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Free hand sharpening or use gadget.

Discussion in 'Maintenance, Tinkering & Embellishment' started by Houlahound, Jul 8, 2019.

  1. tiguy7

    tiguy7 Gold Member Gold Member

    Jun 25, 2008
    They got it right the second time. Not my picture. 523FD3FF-E5F8-4C23-8E2B-FE8E5FA81404.jpeg
  2. David Martin

    David Martin Gold Member Gold Member

    Apr 7, 2008
    Someone will have to translate their writing for me. DM
  3. David Martin

    David Martin Gold Member Gold Member

    Apr 7, 2008
    @HeavyHanded , I was also not apprised about the 2 degree variation that CATRA endorses. So, I'm trying to catch up on my reading. I would not doubt there are some freehand sharpeners in this forum that can produces edges with 1 degree variations.
    I would think this amount of error is easily within tolerance levels of many of these gadgets. So, now we begin to see the playing field very equal. DM
  4. bucketstove


    Sep 23, 2014
    Basically too much trust/confidence in a very strict tolerances machine (tester) that turned out to be incorrectly assembled. Problem was detected with lesser machine but ignored (confirmation bias).
    hand-polishing was also used .
    Quotes below
    its mirror needed to be polished to an accuracy of 10 nanometers (0.4 microinches, 0.01micron), or about 1/65 of the wavelength of red light.
    Although it was probably the most precisely figured optical mirror ever made, smooth to about 10 nm (0.01 micron, 0.4 μin), at the perimeter it was too flat by about 2,200 nanometers (2.2 micrometers; 87 microinches).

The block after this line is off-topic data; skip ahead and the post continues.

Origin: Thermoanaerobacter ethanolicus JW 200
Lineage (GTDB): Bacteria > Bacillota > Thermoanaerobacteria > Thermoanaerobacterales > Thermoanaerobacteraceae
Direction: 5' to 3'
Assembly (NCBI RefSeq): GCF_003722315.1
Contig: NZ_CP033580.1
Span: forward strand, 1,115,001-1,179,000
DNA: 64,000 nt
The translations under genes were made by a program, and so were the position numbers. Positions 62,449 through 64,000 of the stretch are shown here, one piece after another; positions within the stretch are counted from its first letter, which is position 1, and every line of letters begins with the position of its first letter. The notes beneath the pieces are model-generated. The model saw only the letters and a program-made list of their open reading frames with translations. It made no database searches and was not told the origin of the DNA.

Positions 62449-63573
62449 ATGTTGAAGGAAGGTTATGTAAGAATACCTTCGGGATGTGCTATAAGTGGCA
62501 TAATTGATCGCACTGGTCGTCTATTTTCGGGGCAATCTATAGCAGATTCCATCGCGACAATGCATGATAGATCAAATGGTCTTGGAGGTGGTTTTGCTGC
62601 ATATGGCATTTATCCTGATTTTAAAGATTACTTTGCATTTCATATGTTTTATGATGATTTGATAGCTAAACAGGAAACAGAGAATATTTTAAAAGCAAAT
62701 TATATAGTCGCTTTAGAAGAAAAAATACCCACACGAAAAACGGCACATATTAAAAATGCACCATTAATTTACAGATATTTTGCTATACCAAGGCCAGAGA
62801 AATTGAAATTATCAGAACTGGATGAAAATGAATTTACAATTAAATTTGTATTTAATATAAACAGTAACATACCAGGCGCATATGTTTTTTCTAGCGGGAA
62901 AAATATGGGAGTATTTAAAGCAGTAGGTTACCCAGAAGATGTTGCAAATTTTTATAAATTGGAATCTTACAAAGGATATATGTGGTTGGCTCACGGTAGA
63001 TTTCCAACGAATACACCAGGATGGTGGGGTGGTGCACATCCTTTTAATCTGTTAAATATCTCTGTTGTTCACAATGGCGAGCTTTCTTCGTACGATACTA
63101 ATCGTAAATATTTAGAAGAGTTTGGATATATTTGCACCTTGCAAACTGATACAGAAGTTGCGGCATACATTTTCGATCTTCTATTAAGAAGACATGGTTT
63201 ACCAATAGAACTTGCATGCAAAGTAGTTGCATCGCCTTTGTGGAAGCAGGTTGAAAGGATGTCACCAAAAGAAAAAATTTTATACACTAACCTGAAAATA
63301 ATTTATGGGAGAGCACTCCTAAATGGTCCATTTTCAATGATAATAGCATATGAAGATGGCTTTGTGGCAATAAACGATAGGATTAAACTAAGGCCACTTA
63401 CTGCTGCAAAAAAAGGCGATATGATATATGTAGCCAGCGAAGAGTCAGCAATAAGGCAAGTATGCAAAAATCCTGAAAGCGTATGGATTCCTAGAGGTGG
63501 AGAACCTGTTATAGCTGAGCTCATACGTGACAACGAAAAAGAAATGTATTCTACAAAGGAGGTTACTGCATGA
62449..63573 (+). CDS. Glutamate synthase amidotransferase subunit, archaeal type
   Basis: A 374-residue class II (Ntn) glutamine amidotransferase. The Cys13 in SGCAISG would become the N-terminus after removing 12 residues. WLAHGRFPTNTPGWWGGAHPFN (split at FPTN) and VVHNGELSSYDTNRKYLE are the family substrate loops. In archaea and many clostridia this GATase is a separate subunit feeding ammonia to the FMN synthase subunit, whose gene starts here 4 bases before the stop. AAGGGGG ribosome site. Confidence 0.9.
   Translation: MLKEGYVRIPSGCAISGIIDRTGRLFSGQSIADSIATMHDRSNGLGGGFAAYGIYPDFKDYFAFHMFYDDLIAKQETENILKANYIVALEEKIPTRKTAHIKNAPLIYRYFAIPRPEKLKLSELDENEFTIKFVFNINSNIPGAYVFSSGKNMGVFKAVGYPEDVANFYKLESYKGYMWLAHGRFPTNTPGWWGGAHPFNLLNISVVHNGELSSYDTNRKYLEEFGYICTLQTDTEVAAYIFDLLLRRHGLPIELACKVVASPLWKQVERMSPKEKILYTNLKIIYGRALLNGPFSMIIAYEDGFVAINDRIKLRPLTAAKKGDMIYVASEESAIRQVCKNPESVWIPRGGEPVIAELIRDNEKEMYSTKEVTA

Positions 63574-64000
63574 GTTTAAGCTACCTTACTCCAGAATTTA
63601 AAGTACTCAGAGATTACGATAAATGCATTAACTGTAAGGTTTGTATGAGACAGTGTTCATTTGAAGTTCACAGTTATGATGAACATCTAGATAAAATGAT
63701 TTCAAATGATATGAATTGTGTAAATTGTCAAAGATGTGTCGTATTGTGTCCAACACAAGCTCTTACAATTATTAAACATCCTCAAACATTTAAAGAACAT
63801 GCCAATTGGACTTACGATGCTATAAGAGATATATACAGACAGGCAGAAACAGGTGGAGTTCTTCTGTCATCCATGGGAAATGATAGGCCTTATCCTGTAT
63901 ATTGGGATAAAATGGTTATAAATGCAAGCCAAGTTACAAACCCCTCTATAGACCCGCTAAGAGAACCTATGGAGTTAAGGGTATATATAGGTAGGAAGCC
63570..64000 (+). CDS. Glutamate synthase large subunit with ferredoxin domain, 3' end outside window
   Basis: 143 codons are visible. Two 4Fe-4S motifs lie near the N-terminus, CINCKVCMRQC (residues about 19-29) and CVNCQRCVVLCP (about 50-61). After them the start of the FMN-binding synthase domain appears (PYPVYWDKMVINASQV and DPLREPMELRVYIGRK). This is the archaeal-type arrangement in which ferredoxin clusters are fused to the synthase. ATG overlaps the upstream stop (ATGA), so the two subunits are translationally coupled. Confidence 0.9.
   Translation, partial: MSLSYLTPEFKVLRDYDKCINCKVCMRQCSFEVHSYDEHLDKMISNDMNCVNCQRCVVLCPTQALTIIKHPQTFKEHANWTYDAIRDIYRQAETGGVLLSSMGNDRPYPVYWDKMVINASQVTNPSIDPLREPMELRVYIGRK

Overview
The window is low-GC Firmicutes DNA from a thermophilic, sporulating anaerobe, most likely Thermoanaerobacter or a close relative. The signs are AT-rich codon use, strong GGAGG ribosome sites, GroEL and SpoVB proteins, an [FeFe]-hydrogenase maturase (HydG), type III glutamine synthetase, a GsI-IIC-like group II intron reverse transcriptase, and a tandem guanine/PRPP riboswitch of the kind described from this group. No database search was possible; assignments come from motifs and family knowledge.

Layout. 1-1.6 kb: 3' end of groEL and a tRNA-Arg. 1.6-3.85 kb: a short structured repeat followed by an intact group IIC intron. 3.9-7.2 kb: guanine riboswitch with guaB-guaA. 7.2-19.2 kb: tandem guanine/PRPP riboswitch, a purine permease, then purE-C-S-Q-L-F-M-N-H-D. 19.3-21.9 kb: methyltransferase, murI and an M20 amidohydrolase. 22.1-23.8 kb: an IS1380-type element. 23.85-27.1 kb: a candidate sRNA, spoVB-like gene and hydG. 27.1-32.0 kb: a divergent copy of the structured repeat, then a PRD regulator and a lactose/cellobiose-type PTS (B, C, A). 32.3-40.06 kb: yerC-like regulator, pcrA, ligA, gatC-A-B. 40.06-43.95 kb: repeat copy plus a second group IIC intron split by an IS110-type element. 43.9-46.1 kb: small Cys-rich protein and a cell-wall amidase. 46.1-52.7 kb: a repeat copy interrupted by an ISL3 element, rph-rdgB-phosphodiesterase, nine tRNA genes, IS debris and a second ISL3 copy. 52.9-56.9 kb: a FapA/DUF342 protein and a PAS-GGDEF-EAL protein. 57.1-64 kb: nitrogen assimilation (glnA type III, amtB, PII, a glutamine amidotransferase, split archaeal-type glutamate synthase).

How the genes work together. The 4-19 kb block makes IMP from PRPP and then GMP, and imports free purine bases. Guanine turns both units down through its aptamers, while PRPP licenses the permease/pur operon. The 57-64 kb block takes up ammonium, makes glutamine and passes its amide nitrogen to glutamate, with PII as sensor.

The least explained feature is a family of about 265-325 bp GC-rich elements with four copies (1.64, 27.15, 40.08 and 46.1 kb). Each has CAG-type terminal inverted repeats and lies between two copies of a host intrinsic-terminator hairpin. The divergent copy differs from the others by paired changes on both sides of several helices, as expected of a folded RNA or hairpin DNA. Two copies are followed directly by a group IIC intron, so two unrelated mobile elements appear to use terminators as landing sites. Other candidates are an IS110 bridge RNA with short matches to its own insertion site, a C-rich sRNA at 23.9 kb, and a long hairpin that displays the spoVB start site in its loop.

The Allen Commission found that a reflective null corrector, a testing device used to achieve a properly shaped non-spherical mirror, had been incorrectly assembled—one lens was out of position by 1.3 mm (0.051 in).
    A few final tests, using the conventional null correctors, correctly reported spherical aberration. But these results were dismissed, thus missing the opportunity to catch the error, because the reflective null corrector was considered more accurate.
    Instead, the fact that the mirror had been ground so precisely to the wrong shape led to the design of new optical components with exactly the same error but in the opposite sense, to be added to the telescope at the servicing mission, effectively acting as "spectacles" to correct the spherical aberration.

    Hubble - Construction, The Hubble Mirror, Blurred Vision, Hubbles Contact Lens
    Finally, highly skilled opticians using manually controlled tools and delicate hand-polishing techniques removed an additional 0.03 of an inch ( 762 micron ) from the mirror's surface

    Hubble Space Telescope Optics System | NASA
  5. bucketstove


    Sep 23, 2014
    Guided freehand, seriously :)
    Its just a bit of tape/cardboard for easier visualization
    Why should sharpening require more precision than actual cutting?
    For looks , crisp lines and mirror polish and all that
    kreisler likes this.
  6. Craig James

    Craig James

    Oct 30, 2018
    I freehand sharpen. I have a DMT coarse and some unbranded rubbishy 2000/6000 combo.

    I normally just use the DMT and my edges can pop arm hair. It’s learning an understanding of how to effectively remove the wire edge that has really improved my technique.

    I’ve never been able to achieve whittling or tree topping edges.

    Although through practise and better equipment I may eventually get to this stage the scientist in me understands that a guided system will always produce a finer end product than just my eyes and hands can produce
  7. lonestar1979


    Mar 2, 2014
    Wicked edge and edge pro produce excellent edges,but for my uses theyre unnecessary and too expensive.I still prefer slightly convex edges off the stones,and think theyre more durable.Sharpmaker is amazing,for light touchups,and i use it ,but in combination with stones is amazing.I just use few swipes on SM ,and thats usually enough,when edge gets dull,use the stone and work up the burr.
  8. mb>

    mb> Gold Member Gold Member